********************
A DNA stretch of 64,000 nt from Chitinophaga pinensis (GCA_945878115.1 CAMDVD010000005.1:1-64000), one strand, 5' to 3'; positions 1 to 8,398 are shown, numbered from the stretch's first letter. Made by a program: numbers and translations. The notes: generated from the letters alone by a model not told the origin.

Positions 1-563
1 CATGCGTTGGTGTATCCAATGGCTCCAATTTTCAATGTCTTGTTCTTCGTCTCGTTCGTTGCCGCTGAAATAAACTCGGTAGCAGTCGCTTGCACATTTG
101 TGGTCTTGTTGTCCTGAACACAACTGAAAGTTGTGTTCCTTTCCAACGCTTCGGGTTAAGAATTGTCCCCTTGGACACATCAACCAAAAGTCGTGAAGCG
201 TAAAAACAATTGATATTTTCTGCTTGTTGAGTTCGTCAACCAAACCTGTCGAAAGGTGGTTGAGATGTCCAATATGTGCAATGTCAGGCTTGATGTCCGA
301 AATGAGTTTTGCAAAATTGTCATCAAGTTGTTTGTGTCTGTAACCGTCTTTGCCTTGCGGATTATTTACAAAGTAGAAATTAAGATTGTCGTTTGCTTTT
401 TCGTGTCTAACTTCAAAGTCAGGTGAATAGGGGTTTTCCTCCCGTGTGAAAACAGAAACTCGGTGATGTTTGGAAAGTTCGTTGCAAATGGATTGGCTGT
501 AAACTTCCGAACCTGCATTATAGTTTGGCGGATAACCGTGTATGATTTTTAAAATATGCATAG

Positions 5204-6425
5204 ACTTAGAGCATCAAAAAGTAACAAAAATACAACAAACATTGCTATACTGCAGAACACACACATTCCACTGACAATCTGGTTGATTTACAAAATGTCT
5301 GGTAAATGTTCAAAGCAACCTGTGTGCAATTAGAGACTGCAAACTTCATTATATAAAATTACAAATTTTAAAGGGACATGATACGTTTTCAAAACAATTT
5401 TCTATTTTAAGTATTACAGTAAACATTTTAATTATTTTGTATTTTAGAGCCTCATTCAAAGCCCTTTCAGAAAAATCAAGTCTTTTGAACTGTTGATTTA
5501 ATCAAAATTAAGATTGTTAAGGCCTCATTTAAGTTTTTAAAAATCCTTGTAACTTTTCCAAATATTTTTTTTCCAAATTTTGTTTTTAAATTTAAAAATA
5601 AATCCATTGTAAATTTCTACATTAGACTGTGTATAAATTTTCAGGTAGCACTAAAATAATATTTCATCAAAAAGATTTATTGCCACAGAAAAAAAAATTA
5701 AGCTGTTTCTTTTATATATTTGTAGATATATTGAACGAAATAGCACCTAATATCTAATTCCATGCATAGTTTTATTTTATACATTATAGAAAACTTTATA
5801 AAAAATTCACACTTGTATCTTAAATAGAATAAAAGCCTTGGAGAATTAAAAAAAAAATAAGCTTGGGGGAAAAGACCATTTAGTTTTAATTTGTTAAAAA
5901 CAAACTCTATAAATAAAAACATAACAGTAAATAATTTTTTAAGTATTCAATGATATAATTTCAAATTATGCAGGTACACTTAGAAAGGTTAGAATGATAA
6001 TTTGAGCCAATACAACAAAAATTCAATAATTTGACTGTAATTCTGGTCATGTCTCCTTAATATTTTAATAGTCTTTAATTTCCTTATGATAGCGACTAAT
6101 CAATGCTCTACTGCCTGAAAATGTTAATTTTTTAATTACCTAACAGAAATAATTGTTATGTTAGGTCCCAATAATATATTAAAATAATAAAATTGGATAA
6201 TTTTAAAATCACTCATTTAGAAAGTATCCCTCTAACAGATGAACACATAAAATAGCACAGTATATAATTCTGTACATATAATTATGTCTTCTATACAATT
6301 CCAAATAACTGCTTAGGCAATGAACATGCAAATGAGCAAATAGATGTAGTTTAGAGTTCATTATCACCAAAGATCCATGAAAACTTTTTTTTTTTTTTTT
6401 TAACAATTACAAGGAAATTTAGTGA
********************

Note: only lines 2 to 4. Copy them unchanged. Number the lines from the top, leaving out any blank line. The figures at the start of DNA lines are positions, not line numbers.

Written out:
Positions 1-563
1 CATGCGTTGGTGTATCCAATGGCTCCAATTTTCAATGTCTTGTTCTTCGTCTCGTTCGTTGCCGCTGAAATAAACTCGGTAGCAGTCGCTTGCACATTTG
101 TGGTCTTGTTGTCCTGAACACAACTGAAAGTTGTGTTCCTTTCCAACGCTTCGGGTTAAGAATTGTCCCCTTGGACACATCAACCAAAAGTCGTGAAGCG